How to Disable Root Login for SSH

Last updated: January 30, 2023 | Winnie Ondara

Remote ssh login using the root account is not a good Linux security practice. It poses a security challenge that can render your system vulnerable to attacks.

In this guide, we learn how to disable root login for SSH on Linux.

Why we should disable SSH root login?

A Linux system with remote root access can easily fall victim to brute force attacks. This is where an attacker uses automated scripts to guess the root login password.

Good practice recommends that you disable remote root login to your Linux machine. This prevents an attacker from remotely accessing your Linux server using the root password and, thus, having unlimited control over your system.

The alternative is creating a normal user account with almost all administrative privileges for remote logins. The user needs to be added to the sudo group to have some administrative privileges. This means that an attacker would need to first log in as a regular user and then use the "su" or "sudo" command to gain root access.

Additionally disabling ssh root login helps system admins to track and audit user activities as they act as root.


Require access to a Linux system via console or ssh. Here for example we are using a Ubuntu system.

Step 1. Terminal Access to SSH Server

The SSH server accepts ssh connections from ssh clients. Once the SSH server is installed with SSH server software (openssh-server package), by default it accepts ssh remote connection for root and for all other users.

Access the terminal of your SSH server:

ssh root@server-ip

If you are logging in using the SSH key authentication method, type:

ssh -i your_private_key root@your_server_ip

The -i option specifies the SSH private key which will be used for authentication with the public key saved on the SSH server.

Step 2. Check auth.log file (Optional)

Once logged in to the server, view the contents of the auth.log file using the cat command as shown.

sudo cat auth.log

You should get output similar to what we have:

Jan 26 09:57:08 ubuntu sshd[255078]: Failed password for root from port 53006 ssh2
Jan 26 09:57:09 ubuntu sshd[255082]: pam_unix(sshd:auth): authentication failure; logname= uid=0 euid=0 tty=ssh ruser= rhost=  user=root
Jan 26 09:57:09 ubuntu sshd[255078]: error: maximum authentication attempts exceeded for root from port 53006 ssh2 [preauth]

Jan 26 09:57:09 ubuntu sshd[255078]: Disconnecting authenticating user root port 53006: Too many authentication failures [preauth]

Jan 26 09:57:10 ubuntu sshd[255080]: Failed password for root from port 58334 ssh2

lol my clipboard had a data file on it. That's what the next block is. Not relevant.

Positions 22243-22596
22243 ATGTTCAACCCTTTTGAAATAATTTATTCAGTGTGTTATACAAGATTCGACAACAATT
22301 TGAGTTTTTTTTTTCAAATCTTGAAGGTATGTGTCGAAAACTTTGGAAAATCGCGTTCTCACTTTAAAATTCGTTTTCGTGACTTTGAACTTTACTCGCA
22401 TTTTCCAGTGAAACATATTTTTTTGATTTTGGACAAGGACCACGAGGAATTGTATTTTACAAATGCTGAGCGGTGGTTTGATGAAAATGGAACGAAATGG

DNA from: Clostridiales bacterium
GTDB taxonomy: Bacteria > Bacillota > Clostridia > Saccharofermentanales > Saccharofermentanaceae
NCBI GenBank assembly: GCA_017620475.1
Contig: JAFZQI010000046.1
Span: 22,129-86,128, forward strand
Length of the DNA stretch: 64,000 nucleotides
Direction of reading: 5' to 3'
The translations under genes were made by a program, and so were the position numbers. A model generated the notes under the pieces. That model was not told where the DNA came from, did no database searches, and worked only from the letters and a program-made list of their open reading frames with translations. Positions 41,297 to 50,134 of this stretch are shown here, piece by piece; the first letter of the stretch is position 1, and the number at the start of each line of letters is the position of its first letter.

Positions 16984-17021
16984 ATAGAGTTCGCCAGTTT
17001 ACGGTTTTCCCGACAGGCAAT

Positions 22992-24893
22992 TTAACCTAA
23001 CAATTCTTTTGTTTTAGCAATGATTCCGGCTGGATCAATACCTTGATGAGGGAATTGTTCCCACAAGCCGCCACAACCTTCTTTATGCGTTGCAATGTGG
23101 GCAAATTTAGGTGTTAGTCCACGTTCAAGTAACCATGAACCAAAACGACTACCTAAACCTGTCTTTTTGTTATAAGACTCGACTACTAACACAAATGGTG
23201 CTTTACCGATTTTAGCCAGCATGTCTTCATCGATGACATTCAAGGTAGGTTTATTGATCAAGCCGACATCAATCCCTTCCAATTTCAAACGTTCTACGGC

Jan 26 09:57:11 ubuntu sshd[255082]: Failed password for root from port 5197 ssh2

Jan 26 09:57:11 ubuntu sshd[255080]: error: maximum authentication attempts exceeded for root from port 58334 ssh2 [preauth]

The auth.log log file logs all authentication attempts made to a server. You will see multiple unknown and unauthorized requests being received by your server.

In the next step, we will make changes to the default ssh configuration file.

Step 3. Modifying SSH config file

Before disabling ssh root login make sure you have created a non-root user with sudo access, or should have access to the console. This makes sure you still have access to the system after disabling ssh on root.

The /etc/ssh/sshd_config is the default configuration file for the ssh daemon. It contains all the settings pertaining to the ssh service and handles all SSH connections.

Using your favorite text editor, open the sshd configuration file.

sudo /etc/ssh/sshd_config

Navigate and locate the PermitRootLogin line. Change the value from yes to no to block remote root access.

in sshd_config set PermitRootLogin to no

Save the changes and close the file.

Remember editing PermitRootLogin value to no will completely disable ssh root login including SSH key-based login. Whereas setting PermitRootLogin to prohibit-password will disable root password login and at the same time allows ssh key-based login.

Step 4. Restart sshd service

To apply the changes, restart SSH using the following command. Restarting updates the ssh configuration and effects the changes made.

sudo systemctl start sshd

Step 5. Verifying SSH Root Login

To confirm that root login via SSH has been disabled, access your terminal window and try logging in as root user.

ssh root@your_server_ip

If you are using the SSH key, the command will appear as shown.

ssh -i your_private_key root@your_server_ip

In both cases, you will get an authentication error confirming that root login has been disabled.

verify root ssh login gets disconnect from server


In this guide, we have demonstrated how to disable remote root login using the SSH protocol.

Logging as a regular user, and running commands, for that matter, is the best practice when accessing and administering a Linux system. It helps to mitigate any security risks resulting from brute force attacks and keeps your system safe.



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